‘Fantasia 2000’

Nose to Nose

Humor expert Allen Klein on life, death, happy endings, and ‘Fantasia 2000’

Writer David Templeton takes interesting people to interesting movies in his ongoing quest for the ultimate post-film conversation. This is not a movie review; rather, it’s a freewheeling, tangential discussion of life, alternative ideas, and popular culture.

I’M LATE–and that’s just the beginning of it. Having sprinted several blocks along the streets of San Francisco after playing “Where’s Waldo?” with local parking spaces, I’m nearly hit by a speeding bike messenger as I cross the street to enter Metreon, the cavernous new high-tech entertainment complex. Pulling my daughter’s jingling, multicolored jester’s cap from my backpack, I reluctantly slip the thing onto my head and start searching for a tall, bearded fellow wearing a clown nose.

That will be Allen Klein. A best-selling author (The Courage to Laugh, The Healing Power of Humor, and others) and public speaker, Klein is known in certain circles as a “jolly-tologist.” Having never met before, however, we’ve settled on this whimsical hat-and-nose recognition system by which Klein–who is no stranger to either whimsy or clown noses–and I will be able to find each other.

The system works, although by the time I get there Klein is merely holding his nose in his hand.

“I was wearing it for a while,” he says, laughing, as we snap up our tickets and scamper, bells jangling, toward the immense Imax theater, where Fantasia 2000–recently released in 75 Imax theaters around the world–has just begun.

An update of Walt Disney’s classic 1940 animated spectacle, this new version features all-new segments of animation set to rousing classical music: a pod of whales cavort amid Antarctic icebergs, then take unexpected flight among the rolling clouds, set to Ottorino Respighi’s soaring Pines of Rome. Donald Duck helps Noah fill the ark as Edward Elgar’s Pomp and Circumstance thunders by, and Hans Christian Andersen’s classic story “The Steadfast Tin Soldier” springs to Disney-fied life with the Allegro from Dmitri Shostakovich’s Piano Concerto No. 2. Finally, as Igor Stravinsky’s manic-depressive Firebird Suite plays on, the sprite-ish spirit of spring rises from her winter sleep and awakens the earth, is chased and destroyed by the lava-spewing spirit of fire, and finally rises from death to bring life once more to the world.

“What an incredible experience,” sighs Klein, as we make our way from the theater. “I admit I was feeling a bit rushed and tense there, but the moment I sat down and saw those whales and the little funny baby whale–it all just melted away.”

KLEIN, WHO SPENDS his weekends at his “other home” in Sebastopol, knows a thing or two about the influence of art and humor on the human mind and emotions. A sought-after expert on the healing powers of laughter, Klein has handed out thousands of clown noses at his seminars. A former art director for the Captain Kangaroo Show, in the ’60s, Klein says his knack for whimsy changed his life after the death of his wife in the early ’70s. It was his wife’s ability to laugh at tragedy, even during her illness, that inspired Klein to return to college for a degree in human development, with an emphasis on humor. He was soon asked to write and speak on the subject.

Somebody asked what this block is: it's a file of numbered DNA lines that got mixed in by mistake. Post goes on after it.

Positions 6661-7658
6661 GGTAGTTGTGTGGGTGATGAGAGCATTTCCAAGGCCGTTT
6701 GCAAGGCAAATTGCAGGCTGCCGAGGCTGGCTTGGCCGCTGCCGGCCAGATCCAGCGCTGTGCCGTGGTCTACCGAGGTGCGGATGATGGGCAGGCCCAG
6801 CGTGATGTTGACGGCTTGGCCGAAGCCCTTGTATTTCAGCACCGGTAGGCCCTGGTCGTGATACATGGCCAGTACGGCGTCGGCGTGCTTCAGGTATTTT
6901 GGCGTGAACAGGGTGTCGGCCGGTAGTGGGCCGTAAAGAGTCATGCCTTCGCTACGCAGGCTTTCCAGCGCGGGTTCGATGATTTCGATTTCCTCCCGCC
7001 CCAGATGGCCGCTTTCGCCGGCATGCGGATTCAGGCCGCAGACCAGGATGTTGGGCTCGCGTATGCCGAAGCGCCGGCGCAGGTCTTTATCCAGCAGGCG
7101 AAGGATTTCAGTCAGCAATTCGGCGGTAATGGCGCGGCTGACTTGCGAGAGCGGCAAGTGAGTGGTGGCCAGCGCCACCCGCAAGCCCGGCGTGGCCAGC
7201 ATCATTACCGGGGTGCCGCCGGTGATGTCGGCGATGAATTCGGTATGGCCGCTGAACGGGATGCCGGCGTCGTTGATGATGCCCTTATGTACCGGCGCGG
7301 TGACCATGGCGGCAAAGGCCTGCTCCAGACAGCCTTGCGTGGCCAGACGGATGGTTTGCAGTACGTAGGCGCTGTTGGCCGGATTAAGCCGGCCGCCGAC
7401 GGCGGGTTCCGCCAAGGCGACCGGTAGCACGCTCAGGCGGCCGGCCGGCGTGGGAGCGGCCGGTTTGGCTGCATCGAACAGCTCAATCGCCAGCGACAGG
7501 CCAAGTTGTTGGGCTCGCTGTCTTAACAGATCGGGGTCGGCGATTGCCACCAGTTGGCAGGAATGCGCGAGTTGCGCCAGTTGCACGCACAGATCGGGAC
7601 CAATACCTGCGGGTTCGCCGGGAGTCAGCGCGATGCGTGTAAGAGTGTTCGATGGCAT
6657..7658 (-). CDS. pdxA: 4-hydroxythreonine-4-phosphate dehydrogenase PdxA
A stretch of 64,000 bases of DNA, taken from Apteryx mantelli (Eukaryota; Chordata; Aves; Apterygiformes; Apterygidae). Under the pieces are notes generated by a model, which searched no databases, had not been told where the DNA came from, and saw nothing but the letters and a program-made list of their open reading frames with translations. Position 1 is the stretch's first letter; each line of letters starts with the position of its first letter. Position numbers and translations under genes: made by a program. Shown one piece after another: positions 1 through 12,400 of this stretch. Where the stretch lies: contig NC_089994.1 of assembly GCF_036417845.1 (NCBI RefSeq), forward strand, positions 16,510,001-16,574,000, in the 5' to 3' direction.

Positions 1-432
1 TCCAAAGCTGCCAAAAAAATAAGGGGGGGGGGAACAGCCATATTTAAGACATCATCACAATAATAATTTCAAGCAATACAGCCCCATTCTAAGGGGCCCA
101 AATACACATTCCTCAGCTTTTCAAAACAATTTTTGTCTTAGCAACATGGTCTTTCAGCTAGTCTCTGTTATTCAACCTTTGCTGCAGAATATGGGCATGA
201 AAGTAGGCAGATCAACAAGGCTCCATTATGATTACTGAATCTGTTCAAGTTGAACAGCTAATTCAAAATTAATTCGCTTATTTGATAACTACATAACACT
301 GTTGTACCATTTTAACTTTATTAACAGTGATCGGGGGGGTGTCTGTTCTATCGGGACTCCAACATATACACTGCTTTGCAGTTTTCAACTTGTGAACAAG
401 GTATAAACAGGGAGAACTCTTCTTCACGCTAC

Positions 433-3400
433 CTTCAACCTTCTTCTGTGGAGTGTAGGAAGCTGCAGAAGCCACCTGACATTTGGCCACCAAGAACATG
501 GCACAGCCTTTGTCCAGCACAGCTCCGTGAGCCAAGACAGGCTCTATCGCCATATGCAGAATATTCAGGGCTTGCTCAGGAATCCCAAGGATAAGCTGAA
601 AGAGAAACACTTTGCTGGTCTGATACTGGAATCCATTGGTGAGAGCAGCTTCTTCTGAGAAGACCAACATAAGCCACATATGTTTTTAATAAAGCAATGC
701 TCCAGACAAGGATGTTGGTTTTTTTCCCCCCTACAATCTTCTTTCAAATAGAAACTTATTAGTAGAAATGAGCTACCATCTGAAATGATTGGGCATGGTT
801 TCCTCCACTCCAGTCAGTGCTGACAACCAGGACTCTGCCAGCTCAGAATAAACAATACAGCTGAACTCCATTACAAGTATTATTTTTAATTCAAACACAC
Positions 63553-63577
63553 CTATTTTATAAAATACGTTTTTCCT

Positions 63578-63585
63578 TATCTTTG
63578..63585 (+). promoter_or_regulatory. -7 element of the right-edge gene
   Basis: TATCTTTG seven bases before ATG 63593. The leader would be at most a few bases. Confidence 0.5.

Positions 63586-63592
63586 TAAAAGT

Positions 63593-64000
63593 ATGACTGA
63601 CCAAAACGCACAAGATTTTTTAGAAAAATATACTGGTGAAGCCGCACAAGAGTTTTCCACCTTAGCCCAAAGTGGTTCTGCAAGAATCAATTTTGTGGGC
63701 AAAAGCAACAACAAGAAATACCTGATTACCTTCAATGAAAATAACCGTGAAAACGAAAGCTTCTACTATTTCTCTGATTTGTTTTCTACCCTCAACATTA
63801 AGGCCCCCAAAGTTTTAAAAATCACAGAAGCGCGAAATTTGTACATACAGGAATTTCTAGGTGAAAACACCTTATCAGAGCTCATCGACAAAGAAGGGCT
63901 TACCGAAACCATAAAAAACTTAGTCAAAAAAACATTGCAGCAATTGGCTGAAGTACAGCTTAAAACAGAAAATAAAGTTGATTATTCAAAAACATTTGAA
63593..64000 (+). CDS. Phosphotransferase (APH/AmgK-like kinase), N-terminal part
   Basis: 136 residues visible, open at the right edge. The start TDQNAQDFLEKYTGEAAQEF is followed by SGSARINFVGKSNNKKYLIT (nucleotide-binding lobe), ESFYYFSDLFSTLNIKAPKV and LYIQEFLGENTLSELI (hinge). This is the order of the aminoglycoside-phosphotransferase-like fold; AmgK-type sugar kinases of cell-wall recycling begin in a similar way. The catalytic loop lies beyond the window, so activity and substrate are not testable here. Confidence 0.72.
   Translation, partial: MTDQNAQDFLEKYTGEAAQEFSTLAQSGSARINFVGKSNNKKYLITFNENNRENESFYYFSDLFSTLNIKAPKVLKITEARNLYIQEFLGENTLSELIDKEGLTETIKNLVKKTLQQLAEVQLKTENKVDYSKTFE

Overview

“Suddenly,” he explains, “I was a jolly-tologist.”

As we discuss Fantasia 2000 over lunch, I mention my one quibble with the film: the ending of “The Steadfast Tin Soldier” segment, significantly altered from Hans Christian Andersen’s bittersweet original. In this one, the tin soldier wins the heart of the ballerina doll and defeats the evil jack-in-the-box; in the original, both the soldier and the doll perish in the fireplace–leaving only a small tin heart in the next morning’s ashes.

“Well, happy endings are important,” Klein says. “Granted, I never read the original story, but I was satisfied with the ending of this one.”

Klein even believes that fiction’s happy endings can be healing.

“Happy endings have an incredible power,” he says, “a power that can help get people through difficult times. We can look at a movie think, ‘Hey, my life is kind of terrible, but maybe there’s a reason to hope, maybe a happy ending is around the corner, maybe if I keep going, things will turn around for me–like they did for the person in the movie.’ ”

“Yet there are those who would argue that happy endings give us a false expectation that everything will turn out wonderfully,” I reply. “Beyond movies and books, is there really any such thing as a happy ending?”

“Well, when my wife died she was 34,” Klein says. “Until then I’d always thought, ‘Here’s the woman I’m going to spend my life with.’ My daughter was 10, and suddenly we’re dealing with a terminal illness, and then we’re dealing with someone’s death at an early age, and suddenly I feel that I’m alone in the world with a 10-year-old daughter to raise.

“I couldn’t see any happy ending to that story.

“But I had to force myself to say, ‘There’s got to be something else to this story,’ ” Klein recalls. “So what am I supposed to do with my life now?’ I know it’s cliché-ish, but good things often come out of bad.

“You know, the real truth is,” says Klein, reaching into his pocket to present me with my very own clown nose, “that there are no endings–happy or otherwise. Life is not a movie or a short story or a novel, with a final reel or a final page. I may die, but the story continues without me.

“We saw that today in the movie, in the last sequence,” he reminds me. “The big fire, total destruction, and yet there was a rebirth of life. Life, death, and birth, and life–our story keeps on going.

“I don’t know about you, but I’m pretty happy about that.”

From the January 20-26, 2000 issue of the Sonoma County Independent.

© Metro Publishing Inc.

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